In 2006 I was honored to be selected as the Florida Professor of the Year by the Carnegie Foundation for the Advancement of Teaching. The award is specifically designed to recognize excellence in undergraduate teaching and mentoring.
Yet today my courses are illegal under Florida’s “Individual Freedom Act,” also known as the “Stop WOKE Act.” This law is intended to prevent discussions of the ways in which racism is ingrained in America’s laws and power structures. The law effectively bans classroom examinations of institutional or structural racism. Professors are prohibited from making students feel guilt for past discrimination.
State funding will be cut to those colleges that refuse to cancel courses that deal with racial inequality and systemic racism. Gov. Ron DeSantis and the far right don’t see this as censorship or a free speech issue. They argue that the ideas are so reprehensible and wrong that they shouldn’t be allowed in an academic environment. Far-right radicals claim that teaching that systematic racism exists in America is the equivalent of teaching in physics classes that the Earth is flat. In their eyes, such institutionalized racism does not exist in America. Professors who espouse these positions, according to DeSantis, are pursuing a trendy leftist ideology and are racists themselves against white people.
Before I retired in 2021, my key courses were titled “Human Rights and International Law,” “Hunger, Plenty and Justice” and “Ethics and International Relations.” It is impossible to teach courses on human rights, hunger, and ethics without including a discussion of the consequences of structural and institutional racism.
For example, my human rights class includes a detailed section on the mass incarceration of African American men, which I believe to be the most pressing human rights crisis confronting our country. The U.S. imprisons more of its ethnic and racial minorities than any other country in the world. This tragic situation is a result of too many young African American males caught up in a police and judiciary system that often denies them basic human dignity and rights. Many white American citizens believe that “justice is blind” and that the rules and laws of society are applied more or less fairly with “no one above the law.” Such opinions deny either a class or racial dimension to incarceration. The legitimacy of the judicial system overall is thus not questioned by many white Americans.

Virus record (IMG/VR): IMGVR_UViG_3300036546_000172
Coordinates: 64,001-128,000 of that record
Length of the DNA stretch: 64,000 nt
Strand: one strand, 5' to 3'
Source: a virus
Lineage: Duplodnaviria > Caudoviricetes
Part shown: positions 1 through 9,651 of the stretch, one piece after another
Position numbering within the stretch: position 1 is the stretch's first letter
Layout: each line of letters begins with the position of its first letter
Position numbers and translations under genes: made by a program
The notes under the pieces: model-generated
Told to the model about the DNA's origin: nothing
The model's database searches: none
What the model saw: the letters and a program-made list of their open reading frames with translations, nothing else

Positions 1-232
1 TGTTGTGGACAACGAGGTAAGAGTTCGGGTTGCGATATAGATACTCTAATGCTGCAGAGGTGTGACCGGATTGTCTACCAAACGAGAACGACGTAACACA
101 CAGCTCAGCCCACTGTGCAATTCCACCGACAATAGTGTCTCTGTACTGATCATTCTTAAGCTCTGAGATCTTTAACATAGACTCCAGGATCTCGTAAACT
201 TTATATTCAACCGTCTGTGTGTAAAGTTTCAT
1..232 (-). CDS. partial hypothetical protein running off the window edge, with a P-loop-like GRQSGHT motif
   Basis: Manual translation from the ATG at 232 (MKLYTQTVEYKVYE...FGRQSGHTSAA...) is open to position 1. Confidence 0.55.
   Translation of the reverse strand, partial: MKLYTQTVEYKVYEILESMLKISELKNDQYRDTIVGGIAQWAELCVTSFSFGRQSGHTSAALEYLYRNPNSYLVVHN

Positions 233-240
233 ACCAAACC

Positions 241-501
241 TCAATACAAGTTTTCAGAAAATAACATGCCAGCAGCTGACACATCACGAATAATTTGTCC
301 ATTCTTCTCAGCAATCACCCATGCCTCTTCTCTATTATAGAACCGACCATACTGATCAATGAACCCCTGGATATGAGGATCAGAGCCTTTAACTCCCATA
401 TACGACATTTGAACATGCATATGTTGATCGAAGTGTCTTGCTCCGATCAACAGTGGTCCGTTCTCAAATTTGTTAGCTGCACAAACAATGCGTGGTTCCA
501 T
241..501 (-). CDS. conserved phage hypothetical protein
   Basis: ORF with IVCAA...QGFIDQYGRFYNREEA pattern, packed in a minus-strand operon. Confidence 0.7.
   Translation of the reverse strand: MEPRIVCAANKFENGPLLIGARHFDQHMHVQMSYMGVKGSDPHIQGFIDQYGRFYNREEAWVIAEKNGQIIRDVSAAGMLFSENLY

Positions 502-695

But this is too facile and misleading as it ignores the impact of America’s ugly racial history on current punitive policies toward people of color and the severity and cruelty of our criminal justice system. As documented in my book “The Ethics of Interdependence,” racial and class bias in sentencing exists, and there is disproportionate policing and punitive measures directed at the poor African American community. In fact, it is only through the prism of institutional racism that it is possible to understand how it is that the United States became the leading incarcerator among the world’s democracies.
Legal equality and new social norms have, unfortunately, not created actual equality in the administration of the criminal justice system in America. Race to a large degree still determines who gets arrested and who doesn’t. Criminologists continue to document the many ways in which imprisonment is unrelated to crime. For example, a key study of New York City demonstrated that the incarceration rates were highest in the city’s poorest minority communities and not those neighborhoods where crime rates were the highest.
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The importance of understanding structural racism was also central in class discussions on the right of all citizens to a quality education. The 1954 Supreme Court decision in Brown v. Board of Education determined that racial segregation in public schools was unconstitutional. Yet underfunding of property in poor African American communities, combined with exclusionary zoning laws, perpetuated segregated school districts. It is thus impossible to understand the differences in educational opportunities between the white and Black communities in 2023 without an understanding of this history of institutional racism.
A final example concerns American citizens rights to housing. After World War II, the G.I. Bill was key to helping returning veterans secure loans to buy houses. The bill significantly helped white Americans gain home ownership and prosper. Yet, the bill was structured in such a way that it ultimately denied benefits to 1.2 million Black veterans who had bravely served our country. Many banks simply continued to refuse to approve loans to Black vets. It is thus impossible to understand the housing, eviction and homeless crisis in minority communities in 2023 without an examination of this history of institutional racism.
DeSantis clearly doesn’t want our young people examining this history. In addition to the attacks on university professors, his administration recently rejected a new Advanced Placement course on African American studies for high school students. Yet DeSantis would clearly benefit from taking this AP course himself and doing his homework on African American history and institutional racism.
William F. Felice is professor emeritus of political science at Eckerd College He is the author of six books on human rights and international relations. He can be reached via his website at williamfelice.com.